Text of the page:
I know exactly what you mean. I believe in long term visits, not fast vacations. I once rented a house in Turkey for 7 months and tried to explain to incredulous friends that a seven-month trip to Turkey was cheaper than living three months at home in New York. As a long-term visitor, you don’t pay property and school taxes, car payments or cable bills. The biggest expense is airline tickets, especially when you only take a week-long trip. Cost decreases the longer you rent a home or a car, so that a two-week house rental can cost just slightly under what a monthly rental would cost.
How have you financed such an inspirational life of travel?
I’m proud to say that I managed to support myself from my art all my life. In my twenties I painted 8′ fresco-like batiks inspired from sketches I made traveling. By my late thirties, I was executing large commissioned murals in woven copper and brass for hotel and office lobbies, restaurants and cruise ships.
I’ve always loved the expression ‘There are all different ways to live a life.’ How does one decide to live near the sea or forest, in the city or country? Without a Spare is essentially the story of another way to live a life. I chose not to have children and to work freelance earning less money in order to continue doing what I loved. And it turned out to be a pretty extraordinary life.
When I first sat down to try to write a few short stories for a magazine to help pay for travel (everything always goes back to that), it never occurred to me to write a book. But before I knew it, the articles developed a life of their own, and through a serious of events, suddenly I was self-publishing a memoir!
Can you tell the specific story behind the title ‘Without a Spare’?
Early on in our travels, my friend Barbara and I discovered we had a flat tire on the morning we planned to leave Khartoum, Sudan to cross the Sahara. We didn’t want to wait another day, so we changed the tire and left without a spare. But the literal event turned out to be the perfect metaphor for most of my life. For me, planning eliminates a lot of the surprise and adventure and I plan almost nothing. If I knew where I’d be or what I’d be eating a week from now, I’d just as soon stay home.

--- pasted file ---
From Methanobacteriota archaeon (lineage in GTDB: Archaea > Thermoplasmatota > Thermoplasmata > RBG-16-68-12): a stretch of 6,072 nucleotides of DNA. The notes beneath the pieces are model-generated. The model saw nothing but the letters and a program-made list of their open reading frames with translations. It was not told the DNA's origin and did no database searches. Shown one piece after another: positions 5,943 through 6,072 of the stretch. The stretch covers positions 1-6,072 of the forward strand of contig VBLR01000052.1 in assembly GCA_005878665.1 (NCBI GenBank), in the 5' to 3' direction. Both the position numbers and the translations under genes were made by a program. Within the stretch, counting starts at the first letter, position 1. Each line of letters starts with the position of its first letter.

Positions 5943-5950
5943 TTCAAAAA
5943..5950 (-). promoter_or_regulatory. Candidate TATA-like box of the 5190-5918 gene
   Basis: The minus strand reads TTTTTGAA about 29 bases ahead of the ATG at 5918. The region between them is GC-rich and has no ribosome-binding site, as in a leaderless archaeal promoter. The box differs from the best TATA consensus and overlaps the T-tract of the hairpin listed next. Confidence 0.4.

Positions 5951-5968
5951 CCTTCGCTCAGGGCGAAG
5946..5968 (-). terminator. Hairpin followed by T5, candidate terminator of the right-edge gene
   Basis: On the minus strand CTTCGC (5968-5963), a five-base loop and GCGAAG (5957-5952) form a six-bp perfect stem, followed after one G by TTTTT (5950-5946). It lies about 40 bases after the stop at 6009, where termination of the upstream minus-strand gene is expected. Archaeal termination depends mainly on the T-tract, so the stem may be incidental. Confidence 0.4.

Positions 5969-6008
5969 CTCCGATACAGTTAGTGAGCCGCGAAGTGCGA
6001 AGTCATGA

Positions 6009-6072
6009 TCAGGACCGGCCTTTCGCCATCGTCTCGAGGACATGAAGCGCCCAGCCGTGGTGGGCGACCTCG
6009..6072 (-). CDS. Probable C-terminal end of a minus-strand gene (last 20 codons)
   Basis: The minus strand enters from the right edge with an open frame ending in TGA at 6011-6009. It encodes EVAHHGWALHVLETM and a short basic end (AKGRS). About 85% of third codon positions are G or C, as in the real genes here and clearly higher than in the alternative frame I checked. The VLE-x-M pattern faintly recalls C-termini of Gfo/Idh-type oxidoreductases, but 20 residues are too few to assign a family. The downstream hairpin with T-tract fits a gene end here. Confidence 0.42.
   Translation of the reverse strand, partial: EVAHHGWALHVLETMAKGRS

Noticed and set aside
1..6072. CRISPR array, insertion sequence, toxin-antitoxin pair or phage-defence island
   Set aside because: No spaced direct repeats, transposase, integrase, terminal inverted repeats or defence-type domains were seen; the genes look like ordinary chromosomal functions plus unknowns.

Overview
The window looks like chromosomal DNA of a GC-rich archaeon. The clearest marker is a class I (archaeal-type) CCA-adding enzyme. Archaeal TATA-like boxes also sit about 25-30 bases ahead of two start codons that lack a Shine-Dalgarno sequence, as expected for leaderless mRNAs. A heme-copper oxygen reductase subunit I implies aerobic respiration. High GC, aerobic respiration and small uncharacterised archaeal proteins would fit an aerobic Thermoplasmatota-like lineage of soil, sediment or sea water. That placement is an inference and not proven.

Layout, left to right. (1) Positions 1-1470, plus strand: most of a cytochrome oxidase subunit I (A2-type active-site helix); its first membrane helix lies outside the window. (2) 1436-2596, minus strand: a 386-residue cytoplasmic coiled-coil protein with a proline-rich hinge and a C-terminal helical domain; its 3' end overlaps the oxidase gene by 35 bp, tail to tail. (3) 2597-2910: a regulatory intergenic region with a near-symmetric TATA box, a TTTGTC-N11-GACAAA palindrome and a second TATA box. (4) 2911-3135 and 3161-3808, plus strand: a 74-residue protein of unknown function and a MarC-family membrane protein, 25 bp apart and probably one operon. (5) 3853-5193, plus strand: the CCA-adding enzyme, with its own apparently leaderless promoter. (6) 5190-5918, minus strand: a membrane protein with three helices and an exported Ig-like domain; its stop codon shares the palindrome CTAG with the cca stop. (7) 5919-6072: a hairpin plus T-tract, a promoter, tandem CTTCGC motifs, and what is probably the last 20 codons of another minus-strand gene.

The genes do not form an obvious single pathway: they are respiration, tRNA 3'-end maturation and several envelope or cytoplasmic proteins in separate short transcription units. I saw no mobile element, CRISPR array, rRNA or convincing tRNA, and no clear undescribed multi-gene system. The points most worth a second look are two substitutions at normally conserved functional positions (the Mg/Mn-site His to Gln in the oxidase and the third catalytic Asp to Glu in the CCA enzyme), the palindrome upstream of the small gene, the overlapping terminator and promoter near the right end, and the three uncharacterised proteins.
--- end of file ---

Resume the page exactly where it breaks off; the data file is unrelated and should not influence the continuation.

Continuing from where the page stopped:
What is the theme behind your HuffPost Travel column?
The column focuses on ‘How to do Exceptional Things Inexpensively’ and emphasizes the rewards of a personal approach. Chartering a gulet in Turkey, hiring a driver in India, being shown little-known Mayan jungle ruins in the Rio Bec area of Campeche, Mexico can be arranged for half the price of a pre-arranged tour if you speak directly with the people of the country you’re in. This may sound obvious, but you’d be surprised at how many people skip this step.
The biggest change is obviously technology (Jess recently wondered about technology and travel here). The whole point of getting away used to be getting away. Not being connected and doing things on your own was part of the appeal of sailing, hiking and why a “Gone Fishing” sign was posted in a shop window. No one worried because they couldn’t reach you. Lastly, there are admission fees and printed t-shirts and tour buses for everything nowadays.
I find that you have to work much harder to have an authentic experience.
You are able to jump into adventure after adventure, seemingly with no fear. What do you think has allowed you to be so adventurous? Is this naiveté, self-confidence, both?
I just always believe things are possible. I come from a matriarchy where no matter how successful or physically large the men, the women have always been boss. I have to share one funny example of this. My ex was 6’5” tall and I am 5’3”. We’d been together a couple of years when one evening I saw our reflection in a huge mirror behind the bar where we were standing. “My God, you’re so much taller than me,” I said out loud. “You’re noticing this for the first time?” he laughed and said. I laughed back as it had never occurred to me for a moment that I wasn’t the same size as he was, yet I barely reached his shoulder.
What do you recommend for people who feel held back by fear in order for them to live life on their own terms?